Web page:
This past week, we spent considerable time at the Hispanicize event in Miami Beach. The Hispanicize team needs to be commended for their ability to bring together Hispanic female bloggers from their owned and operated blogger network Latina Mom Bloggers. The ladies were flown in and put up for a couple of days in fabulous Miami Beach for an all expenses paid soiree to create and demonstrate critical mass to entice advertisers.
Inflation concerns are skyrocketing. Labor shortages are driving talent retention and recruitment to the top of the CEO agenda in 2022. How do CEOs plan to seize the opportunities?
The question is not whether Ethnic Consumers that are lumped for diversity purposes into the MULTICULTURAL BUCKET offer opportunities for marketers. We all know the answer to that question. The question is whether there is a need or a purpose for having one agency that implements all aspects of a campaign that can then be called a MULTICULTURAL approach.
By Gonzalo López Martí / Atkins López Martí, LLC You started your own business. Welcome to the party. Face the music. And dance. You are on your own now. No more whining. No more excuses. No more finger pointing. You only have yourself to blame. Some assorted pieces of advice.
The AHAA Conference began this week in Miami and I assume you have heard that they have expanded their Board of Directors and added an Advisory Board that include clients, media and research executives, besides just ad agency executives.
They also do not want to call the organization the Association of Hispanic Advertising Agencies, they want to be called AHAA – The Voice of Hispanic Marketing. A new COMPASS! I have high HOPES. This new change will impact the scope and breath of AHAA as we lead into 2013.
Several months ago in October of 2011 I wrote an op-ed piece titled “I have high hopes for the Association of Hispanic Advertising Agencies”.
It was necessary to write last year’s op-ed piece since I felt after working with AHAA for fifteen years, the momentum and directionality of our Industry’s trade-marketing association did not represent the needs or that it was not a compass for our Industry.
Last month I attended one of the best parties in L.A. No, I’m not talking about the Oscars. I’m talking about the Brisk Bodega-Star Wars Cantina party, presented by Brisk Tea. Now ostensibly the party was intended to present and offer party-goers samples of Brisk Tea. But by partnering up with LucasFilm, Brisk was able to offer another element of intrigue at its party: an exhibition of art conceived by emerging, young artists, and based on the iconic characters from the “Star Wars” film.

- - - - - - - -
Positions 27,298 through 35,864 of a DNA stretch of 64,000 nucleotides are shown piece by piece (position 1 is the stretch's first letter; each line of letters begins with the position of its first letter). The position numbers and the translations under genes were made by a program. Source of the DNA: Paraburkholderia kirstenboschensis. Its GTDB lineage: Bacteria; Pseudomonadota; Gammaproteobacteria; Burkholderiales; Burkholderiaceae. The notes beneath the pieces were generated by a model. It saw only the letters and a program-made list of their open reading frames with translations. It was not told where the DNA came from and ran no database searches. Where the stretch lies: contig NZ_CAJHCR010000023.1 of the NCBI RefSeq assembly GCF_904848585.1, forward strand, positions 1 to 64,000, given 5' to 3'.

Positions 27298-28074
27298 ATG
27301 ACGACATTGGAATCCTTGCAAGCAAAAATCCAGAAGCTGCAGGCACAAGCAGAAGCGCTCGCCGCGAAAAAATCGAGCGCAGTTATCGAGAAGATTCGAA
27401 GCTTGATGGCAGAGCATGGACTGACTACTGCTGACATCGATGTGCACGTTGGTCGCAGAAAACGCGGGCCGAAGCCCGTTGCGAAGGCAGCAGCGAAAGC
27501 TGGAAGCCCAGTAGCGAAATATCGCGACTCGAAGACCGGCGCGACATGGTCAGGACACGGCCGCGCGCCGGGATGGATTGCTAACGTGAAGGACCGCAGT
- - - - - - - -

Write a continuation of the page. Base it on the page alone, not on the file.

By Jose Villa / Sensis We hear the term “multicultural” a lot. Marketers, academics, and industry leaders love to talk about multicultural groups and the growth of America’s multicultural population — the various minority groups, including Hispanic, African-American, Asian, and “other” (Middle Eastern, European, South Asian, etc.) that are rapidly expanding in size and influence.
It’s Ho! Ho! Ho! time, party time and looking to next year. So with that said, here are my Top 10 pet peeves for 2012. 1- Professionals in our Industry need to understand the need to return calls and e-mails. It is just proper business etiquette, even if there is not an opportunity to do business. People need communication and have to deliver communication back to their people. Two-way street. Return your own calls, don’t have you assistant do it. Nobody, and I mean nobody is that important or that busy.
‘m still not sure why Ad Age felt compelled to give a voice to hate. I mean, how else do you explain their decision to invite a bona fide prophet of hate to their upcoming “Media Evolved” conference? Glenn Beck may be doing something interesting in media (according to Ad Age) but he’s still a racist.
I recently read an article in another of the Latin American Market focused trade journals that interviewed a US Hispanic Marketing Director at the client level and two mayor New York Hispanic Agency based Media Planning Executives with most of their experience in mainstream advertising and Latin America respectively to give their opinions about the US Hispanic Market.
As of late I’m hearing in Hispanic communications circles much ado about whether or not marketers should pay Latino bloggers for posting brand-related content, product reviews, etc. While this topic has been fully addressed in mainstream circles, the issues take on greater complexities in the Latino blogosphere.